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Animal spirits in the stockmarkets don’t add up to economic recovery in the real world

GraphThere is an extraordinary combination at the start of 2014 of souped-up credit markets and an anaemic economy. The urge to talk up the economic recovery after so many false starts has turned the heads not only of investors but also of the economic commentators who show the same herd instinct of prophesying long-term continuing growth on the back of minuscule readjustment of the ONS figures.

By contrast the factual evidence of what is actually now happening in both the credit markets and in the real economy makes for far more sobering conclusions. The prolonged period of low interest rates has prompted investors to take on greater credit risks or use additional financial leverage in order to reach for higher yield. This has produced highly frothy markets which ominously resemble the pre-crash situation of 2007.

There are several examples of this.

The issue of junk bonds rated triple C by credit rating agencies, the lowest possible designation which indicates substantial risks for investors, has surged as investors seek the highest-yielding bonds. The same jump can also be seen in leveraged loans and high-yield bonds as investors seek greater returns from riskier assets. Payment-in-kind bonds, which were popular in the boom years before the 2008 crisis and give borrowers the option to repay their lenders by issuing more debt – a classic path to perdition like Wonga in reverse – are now back in force. Loans that come with fewer protections for lenders – and thence called ‘covenant-lite’ – are surging and now account ominously for almost 60% of all new loans to companies. Collateralised loan obligations, which bundle together different business loans made to companies and which played a central part in triggering the 2008 crisis, have nearly surpassed their pre-crisis peak. And sales of commercial mortgage-backed bonds, a type of securitisation, have risen to their highest level since 2007. Collectively this adds up to several warning signals beginning to flash red.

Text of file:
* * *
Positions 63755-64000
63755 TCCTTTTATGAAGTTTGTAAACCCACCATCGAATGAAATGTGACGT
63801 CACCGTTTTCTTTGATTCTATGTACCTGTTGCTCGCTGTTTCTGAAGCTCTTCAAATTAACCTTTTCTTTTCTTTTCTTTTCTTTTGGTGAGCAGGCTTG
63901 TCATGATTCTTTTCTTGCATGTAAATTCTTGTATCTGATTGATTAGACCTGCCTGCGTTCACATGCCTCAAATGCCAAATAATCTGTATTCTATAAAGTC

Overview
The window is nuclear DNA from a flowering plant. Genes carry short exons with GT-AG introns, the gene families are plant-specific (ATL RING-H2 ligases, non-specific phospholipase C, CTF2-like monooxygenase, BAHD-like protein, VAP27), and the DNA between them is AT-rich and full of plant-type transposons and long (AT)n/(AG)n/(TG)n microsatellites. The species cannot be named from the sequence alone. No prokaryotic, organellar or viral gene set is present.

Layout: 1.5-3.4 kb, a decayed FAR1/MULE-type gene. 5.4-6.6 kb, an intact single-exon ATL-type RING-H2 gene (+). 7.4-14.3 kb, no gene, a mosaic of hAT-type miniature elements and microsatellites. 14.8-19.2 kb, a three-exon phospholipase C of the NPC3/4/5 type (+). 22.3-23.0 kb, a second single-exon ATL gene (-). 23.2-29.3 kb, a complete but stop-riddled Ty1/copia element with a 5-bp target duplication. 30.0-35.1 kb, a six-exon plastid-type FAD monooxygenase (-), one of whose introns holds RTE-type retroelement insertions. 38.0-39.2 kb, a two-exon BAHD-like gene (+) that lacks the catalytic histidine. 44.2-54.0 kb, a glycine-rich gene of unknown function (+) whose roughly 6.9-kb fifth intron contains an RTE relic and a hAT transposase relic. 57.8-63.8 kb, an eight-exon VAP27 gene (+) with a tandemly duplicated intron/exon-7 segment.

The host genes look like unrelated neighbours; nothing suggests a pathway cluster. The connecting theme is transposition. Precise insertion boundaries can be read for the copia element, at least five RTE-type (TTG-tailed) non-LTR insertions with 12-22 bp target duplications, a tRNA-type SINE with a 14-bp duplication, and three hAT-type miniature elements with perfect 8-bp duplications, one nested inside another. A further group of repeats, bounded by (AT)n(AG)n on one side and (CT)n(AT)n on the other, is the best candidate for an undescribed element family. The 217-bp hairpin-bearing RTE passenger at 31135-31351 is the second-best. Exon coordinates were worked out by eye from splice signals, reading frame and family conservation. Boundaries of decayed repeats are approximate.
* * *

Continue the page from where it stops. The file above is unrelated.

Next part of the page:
That by itself is very worrying. But what is even more so is that all this flurry in the credit markets is not accompanied by any solid or sustainable recovery in the real economy. As with the pumping up of lending before 2007 which never produced an economic boom but which still managed to engineer an almighty crash, we now see extreme policies (£375bn of QE plus interest at near-zero for 4 years), together with wild over-excitement in financial markets, capable only of generating growth that is fragile and anaemic. The slowing pace of innovation and economic demand under neo-liberal capitalism which bedevilled Japan in the 1990s is now afflicting most of the West, including particularly the UK. Despite Osborne’s self-congratulatory hyperbole, the storm signals are flashing brighter.


  1. eric clyne says:

    Low interest rates cause in large inflows into equities which are inflated. New, hot and dirty money flows in from kleptocracies for real estate safe havens, pushing up high end property prices.

    This is insane but unfortunately, sustainable because raising interest rates is too scary as a couple of million mortgage holders live on the edge of broke.

    A serious mansion tax is urgently required to fund housebuilding.

  2. James Martin says:

    There is actually some underlying growth in a number of developed economies, hence the small fall in UK unemployment and even growing order books in some manufacturing businesses.

    However, the major reason for stock market growth is the continuation of money printing (i.e., ‘QE’) on an unprecedented scale. So far, and for a number of separate reasons, this has not triggered inflation, although inflation is the traditional method that governments have reduced debt, but it will at some stage increase the devaluation of currencies beyond a rational level.

    In the meantime capitalism will continue to limp on, as will the transfer of wealth from the producers to the owners…

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